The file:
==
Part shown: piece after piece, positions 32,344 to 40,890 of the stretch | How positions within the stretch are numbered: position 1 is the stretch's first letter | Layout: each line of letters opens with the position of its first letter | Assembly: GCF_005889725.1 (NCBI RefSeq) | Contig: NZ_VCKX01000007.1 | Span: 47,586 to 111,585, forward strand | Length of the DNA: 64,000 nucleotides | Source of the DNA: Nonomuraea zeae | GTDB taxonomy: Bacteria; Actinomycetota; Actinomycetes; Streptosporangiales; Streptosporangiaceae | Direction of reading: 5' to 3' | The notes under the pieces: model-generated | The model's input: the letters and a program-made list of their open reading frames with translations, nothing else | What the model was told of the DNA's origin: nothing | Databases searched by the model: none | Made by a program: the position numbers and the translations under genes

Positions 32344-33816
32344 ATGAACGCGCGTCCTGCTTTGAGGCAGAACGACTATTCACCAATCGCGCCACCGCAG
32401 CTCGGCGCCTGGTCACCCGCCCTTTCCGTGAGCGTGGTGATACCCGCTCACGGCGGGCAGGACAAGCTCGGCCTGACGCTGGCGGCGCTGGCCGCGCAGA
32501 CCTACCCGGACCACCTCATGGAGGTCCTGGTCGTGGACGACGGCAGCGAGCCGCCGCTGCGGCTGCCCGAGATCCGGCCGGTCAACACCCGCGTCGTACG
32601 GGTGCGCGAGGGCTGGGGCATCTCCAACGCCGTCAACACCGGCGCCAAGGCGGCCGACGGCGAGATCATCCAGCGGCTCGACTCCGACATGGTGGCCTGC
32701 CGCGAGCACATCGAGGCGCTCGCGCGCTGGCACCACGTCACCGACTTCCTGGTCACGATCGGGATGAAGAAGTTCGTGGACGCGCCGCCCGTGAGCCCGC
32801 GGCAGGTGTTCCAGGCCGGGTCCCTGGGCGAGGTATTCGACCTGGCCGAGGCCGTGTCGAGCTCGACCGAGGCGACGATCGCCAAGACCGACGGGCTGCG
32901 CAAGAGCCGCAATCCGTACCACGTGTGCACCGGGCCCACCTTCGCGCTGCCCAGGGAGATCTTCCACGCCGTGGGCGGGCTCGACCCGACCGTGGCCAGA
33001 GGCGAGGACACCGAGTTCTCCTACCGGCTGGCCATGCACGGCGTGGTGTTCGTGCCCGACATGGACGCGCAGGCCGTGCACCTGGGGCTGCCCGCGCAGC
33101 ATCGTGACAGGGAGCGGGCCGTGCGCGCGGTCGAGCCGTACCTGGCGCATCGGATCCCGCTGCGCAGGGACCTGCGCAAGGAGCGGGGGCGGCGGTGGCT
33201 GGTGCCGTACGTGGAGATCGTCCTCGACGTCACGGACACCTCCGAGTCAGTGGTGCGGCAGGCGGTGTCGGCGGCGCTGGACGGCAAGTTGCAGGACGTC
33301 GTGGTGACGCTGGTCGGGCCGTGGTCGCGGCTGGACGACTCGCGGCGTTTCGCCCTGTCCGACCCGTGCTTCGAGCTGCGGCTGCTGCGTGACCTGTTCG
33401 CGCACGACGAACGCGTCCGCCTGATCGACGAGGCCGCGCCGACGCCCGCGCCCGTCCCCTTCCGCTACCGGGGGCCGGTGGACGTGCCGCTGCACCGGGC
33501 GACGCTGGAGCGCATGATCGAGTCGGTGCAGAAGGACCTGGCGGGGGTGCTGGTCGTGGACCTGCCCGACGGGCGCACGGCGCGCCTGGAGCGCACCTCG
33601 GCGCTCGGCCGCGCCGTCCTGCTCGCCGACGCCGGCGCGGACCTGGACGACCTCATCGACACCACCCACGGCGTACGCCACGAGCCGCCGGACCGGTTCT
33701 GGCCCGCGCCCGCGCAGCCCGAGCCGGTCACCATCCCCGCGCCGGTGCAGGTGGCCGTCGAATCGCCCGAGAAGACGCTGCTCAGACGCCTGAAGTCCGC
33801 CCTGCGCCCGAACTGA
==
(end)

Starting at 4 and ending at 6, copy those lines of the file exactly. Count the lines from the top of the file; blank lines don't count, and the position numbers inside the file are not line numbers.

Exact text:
32401 CTCGGCGCCTGGTCACCCGCCCTTTCCGTGAGCGTGGTGATACCCGCTCACGGCGGGCAGGACAAGCTCGGCCTGACGCTGGCGGCGCTGGCCGCGCAGA
32501 CCTACCCGGACCACCTCATGGAGGTCCTGGTCGTGGACGACGGCAGCGAGCCGCCGCTGCGGCTGCCCGAGATCCGGCCGGTCAACACCCGCGTCGTACG
32601 GGTGCGCGAGGGCTGGGGCATCTCCAACGCCGTCAACACCGGCGCCAAGGCGGCCGACGGCGAGATCATCCAGCGGCTCGACTCCGACATGGTGGCCTGC